Recent OSHA reporting identifies falling hazards as the leading cause of death on construction projects.
OSHA or the Occupational Safety Health Administration was created by the Occupational Safety and Health Act enacted by Congress in 1970. Under the Act, employers have a responsibility to provide a safe workplace that complies with OSHA safety and health standards – including fall protection measures. Virginia’s Department of Occupation and Labor enforces parallel regulations at the state level.
The residential construction standard is OSHA STD 03-11-002, issued on December 16, 2010, which rescinded interim fall protection guidelines under STD 03-00-001. The standard provides compliance guidelines for residential construction established in Subpart M at 29 CFR 1926.501(b) (13). Lack of compliance may subject an employer or other responsible parties to OSHA citations.
Employers and other responsible parties must determine when fall protection is required. Under 1926.501(b) (13), workers engaged in residential construction activities 6 feet or more above lower levels shall be protected by guardrail systems, safety net systems, personal fall arrest systems, or by alternative fall protection measures allowed under 1926.501(b) for certain types of work.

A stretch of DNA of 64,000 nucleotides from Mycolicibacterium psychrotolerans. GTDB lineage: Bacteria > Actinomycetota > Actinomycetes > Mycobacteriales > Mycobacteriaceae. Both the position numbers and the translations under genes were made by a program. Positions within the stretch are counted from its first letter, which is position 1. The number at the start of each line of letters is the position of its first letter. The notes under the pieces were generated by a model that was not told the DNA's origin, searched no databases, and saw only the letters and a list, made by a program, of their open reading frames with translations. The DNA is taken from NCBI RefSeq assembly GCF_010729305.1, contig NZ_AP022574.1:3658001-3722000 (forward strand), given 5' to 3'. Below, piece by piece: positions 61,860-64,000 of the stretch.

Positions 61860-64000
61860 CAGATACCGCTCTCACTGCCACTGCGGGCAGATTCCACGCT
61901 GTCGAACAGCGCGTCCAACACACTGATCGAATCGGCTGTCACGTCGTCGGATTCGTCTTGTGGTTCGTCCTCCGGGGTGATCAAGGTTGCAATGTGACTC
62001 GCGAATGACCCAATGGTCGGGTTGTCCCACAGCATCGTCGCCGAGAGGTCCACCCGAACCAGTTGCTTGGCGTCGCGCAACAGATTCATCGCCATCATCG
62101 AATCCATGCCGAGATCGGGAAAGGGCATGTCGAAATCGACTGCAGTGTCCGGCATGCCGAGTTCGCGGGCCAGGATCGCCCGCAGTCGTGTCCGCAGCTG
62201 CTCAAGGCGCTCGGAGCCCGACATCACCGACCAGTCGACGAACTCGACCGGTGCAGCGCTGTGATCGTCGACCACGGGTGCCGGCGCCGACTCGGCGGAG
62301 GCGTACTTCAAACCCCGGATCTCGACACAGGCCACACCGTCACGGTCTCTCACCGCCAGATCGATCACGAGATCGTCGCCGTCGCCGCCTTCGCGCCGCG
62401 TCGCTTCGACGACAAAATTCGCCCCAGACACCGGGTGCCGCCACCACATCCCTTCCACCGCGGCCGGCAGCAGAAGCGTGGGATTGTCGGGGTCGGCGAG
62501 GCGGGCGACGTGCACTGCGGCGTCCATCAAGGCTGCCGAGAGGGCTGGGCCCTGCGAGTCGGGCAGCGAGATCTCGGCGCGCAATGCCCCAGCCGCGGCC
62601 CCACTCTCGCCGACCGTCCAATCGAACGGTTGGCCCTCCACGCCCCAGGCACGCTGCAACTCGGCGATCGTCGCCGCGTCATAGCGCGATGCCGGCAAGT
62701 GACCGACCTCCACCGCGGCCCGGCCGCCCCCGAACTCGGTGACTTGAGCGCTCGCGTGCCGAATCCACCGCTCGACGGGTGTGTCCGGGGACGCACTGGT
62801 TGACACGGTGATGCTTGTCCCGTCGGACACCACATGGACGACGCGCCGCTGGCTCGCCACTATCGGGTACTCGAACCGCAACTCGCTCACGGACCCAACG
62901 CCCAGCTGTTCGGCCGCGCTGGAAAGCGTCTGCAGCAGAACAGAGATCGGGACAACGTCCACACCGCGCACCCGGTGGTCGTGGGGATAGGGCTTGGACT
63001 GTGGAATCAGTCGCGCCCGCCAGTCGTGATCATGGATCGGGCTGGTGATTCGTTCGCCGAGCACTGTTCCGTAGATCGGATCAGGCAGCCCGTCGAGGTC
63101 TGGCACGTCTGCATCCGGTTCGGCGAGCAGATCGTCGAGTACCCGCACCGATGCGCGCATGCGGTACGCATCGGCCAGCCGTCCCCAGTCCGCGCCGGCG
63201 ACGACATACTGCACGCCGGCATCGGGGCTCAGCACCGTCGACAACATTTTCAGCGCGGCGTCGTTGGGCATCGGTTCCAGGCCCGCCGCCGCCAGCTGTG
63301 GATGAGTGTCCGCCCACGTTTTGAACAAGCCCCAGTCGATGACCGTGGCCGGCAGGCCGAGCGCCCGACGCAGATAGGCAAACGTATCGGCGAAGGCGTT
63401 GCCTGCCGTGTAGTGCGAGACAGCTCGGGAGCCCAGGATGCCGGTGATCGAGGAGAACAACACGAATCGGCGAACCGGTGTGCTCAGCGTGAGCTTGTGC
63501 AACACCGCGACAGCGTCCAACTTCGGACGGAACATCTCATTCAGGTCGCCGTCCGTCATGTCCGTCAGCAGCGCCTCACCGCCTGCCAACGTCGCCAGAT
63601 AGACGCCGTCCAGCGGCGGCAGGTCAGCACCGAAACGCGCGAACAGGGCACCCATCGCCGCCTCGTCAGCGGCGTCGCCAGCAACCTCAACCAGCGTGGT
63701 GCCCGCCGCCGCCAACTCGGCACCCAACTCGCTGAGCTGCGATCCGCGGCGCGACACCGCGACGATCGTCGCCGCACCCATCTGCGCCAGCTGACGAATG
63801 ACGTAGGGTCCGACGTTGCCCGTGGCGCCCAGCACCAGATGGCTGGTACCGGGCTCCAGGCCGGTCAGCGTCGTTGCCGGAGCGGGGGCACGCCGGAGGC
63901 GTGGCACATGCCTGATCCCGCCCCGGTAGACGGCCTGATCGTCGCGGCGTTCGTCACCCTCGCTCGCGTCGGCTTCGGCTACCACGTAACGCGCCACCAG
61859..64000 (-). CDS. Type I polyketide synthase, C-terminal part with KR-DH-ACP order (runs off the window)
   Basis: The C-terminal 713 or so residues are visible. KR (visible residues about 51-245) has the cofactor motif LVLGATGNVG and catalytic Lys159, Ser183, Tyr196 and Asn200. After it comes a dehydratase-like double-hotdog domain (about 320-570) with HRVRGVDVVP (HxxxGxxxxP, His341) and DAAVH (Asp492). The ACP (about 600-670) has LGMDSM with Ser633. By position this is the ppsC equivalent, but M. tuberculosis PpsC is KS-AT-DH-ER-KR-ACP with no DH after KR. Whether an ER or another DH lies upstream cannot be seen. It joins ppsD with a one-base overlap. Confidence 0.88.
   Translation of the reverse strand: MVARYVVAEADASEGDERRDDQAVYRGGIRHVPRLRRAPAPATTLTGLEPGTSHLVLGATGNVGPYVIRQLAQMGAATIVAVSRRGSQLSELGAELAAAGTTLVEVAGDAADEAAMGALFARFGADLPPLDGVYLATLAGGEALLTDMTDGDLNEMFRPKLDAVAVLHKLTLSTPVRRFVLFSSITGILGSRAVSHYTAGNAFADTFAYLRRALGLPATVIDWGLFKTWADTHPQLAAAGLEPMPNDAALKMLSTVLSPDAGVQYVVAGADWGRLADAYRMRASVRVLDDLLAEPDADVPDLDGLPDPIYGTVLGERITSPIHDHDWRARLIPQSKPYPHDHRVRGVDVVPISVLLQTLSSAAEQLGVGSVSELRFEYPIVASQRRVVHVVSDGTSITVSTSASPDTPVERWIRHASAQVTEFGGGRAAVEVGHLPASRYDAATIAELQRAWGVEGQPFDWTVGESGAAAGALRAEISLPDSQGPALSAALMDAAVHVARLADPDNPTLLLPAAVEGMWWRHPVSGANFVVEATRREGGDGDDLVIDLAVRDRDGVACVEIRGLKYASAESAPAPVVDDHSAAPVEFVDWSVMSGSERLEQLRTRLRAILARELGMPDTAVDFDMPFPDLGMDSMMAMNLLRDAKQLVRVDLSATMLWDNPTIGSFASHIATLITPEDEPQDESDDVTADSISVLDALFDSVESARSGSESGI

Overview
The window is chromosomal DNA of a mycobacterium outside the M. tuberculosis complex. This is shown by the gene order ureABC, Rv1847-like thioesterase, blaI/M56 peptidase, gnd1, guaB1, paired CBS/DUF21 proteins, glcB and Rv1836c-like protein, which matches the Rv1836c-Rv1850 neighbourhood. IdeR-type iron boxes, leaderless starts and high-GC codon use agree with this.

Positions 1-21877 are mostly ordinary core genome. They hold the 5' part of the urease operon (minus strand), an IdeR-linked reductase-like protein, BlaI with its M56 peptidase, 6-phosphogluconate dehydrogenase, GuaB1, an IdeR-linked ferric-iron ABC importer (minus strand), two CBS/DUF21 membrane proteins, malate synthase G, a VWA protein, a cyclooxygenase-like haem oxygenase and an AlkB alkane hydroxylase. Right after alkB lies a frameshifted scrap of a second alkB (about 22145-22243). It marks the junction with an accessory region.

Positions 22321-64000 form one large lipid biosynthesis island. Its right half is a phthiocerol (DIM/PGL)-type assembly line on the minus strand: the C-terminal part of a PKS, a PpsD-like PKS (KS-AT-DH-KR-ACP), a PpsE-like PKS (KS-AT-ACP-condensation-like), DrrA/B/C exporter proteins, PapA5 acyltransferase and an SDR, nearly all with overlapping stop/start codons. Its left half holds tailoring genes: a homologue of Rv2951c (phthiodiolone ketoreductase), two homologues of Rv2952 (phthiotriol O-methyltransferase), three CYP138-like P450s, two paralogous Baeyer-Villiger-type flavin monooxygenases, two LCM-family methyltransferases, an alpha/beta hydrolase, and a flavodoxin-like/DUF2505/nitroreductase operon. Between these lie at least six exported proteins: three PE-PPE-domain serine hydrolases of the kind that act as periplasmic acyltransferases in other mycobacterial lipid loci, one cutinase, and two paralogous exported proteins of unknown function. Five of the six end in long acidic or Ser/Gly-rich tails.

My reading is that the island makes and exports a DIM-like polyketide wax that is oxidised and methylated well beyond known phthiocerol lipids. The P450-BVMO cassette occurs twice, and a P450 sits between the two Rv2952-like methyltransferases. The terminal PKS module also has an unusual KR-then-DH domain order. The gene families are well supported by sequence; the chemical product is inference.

For fall protection, as well as all project safety requirements, employers, contractors, builders, and owners, should plan to provide the right equipment and training necessary to execute projects in accordance with OSHA standards. Compliance is good business for many reasons, but from just the financial standpoint, regulatory non-compliance can result in citations and penalties, ranging up to a maximum penalty of $12,675 for each serious violation or failure to abate and $126,749 as of January 13, 2017, for repeat or willful violations. Additionally, failure to knowingly or repeatedly comply with safety standards can also result in increased exposure to damages through separate legal actions, increased insurance premiums, or even loss of insurance coverage.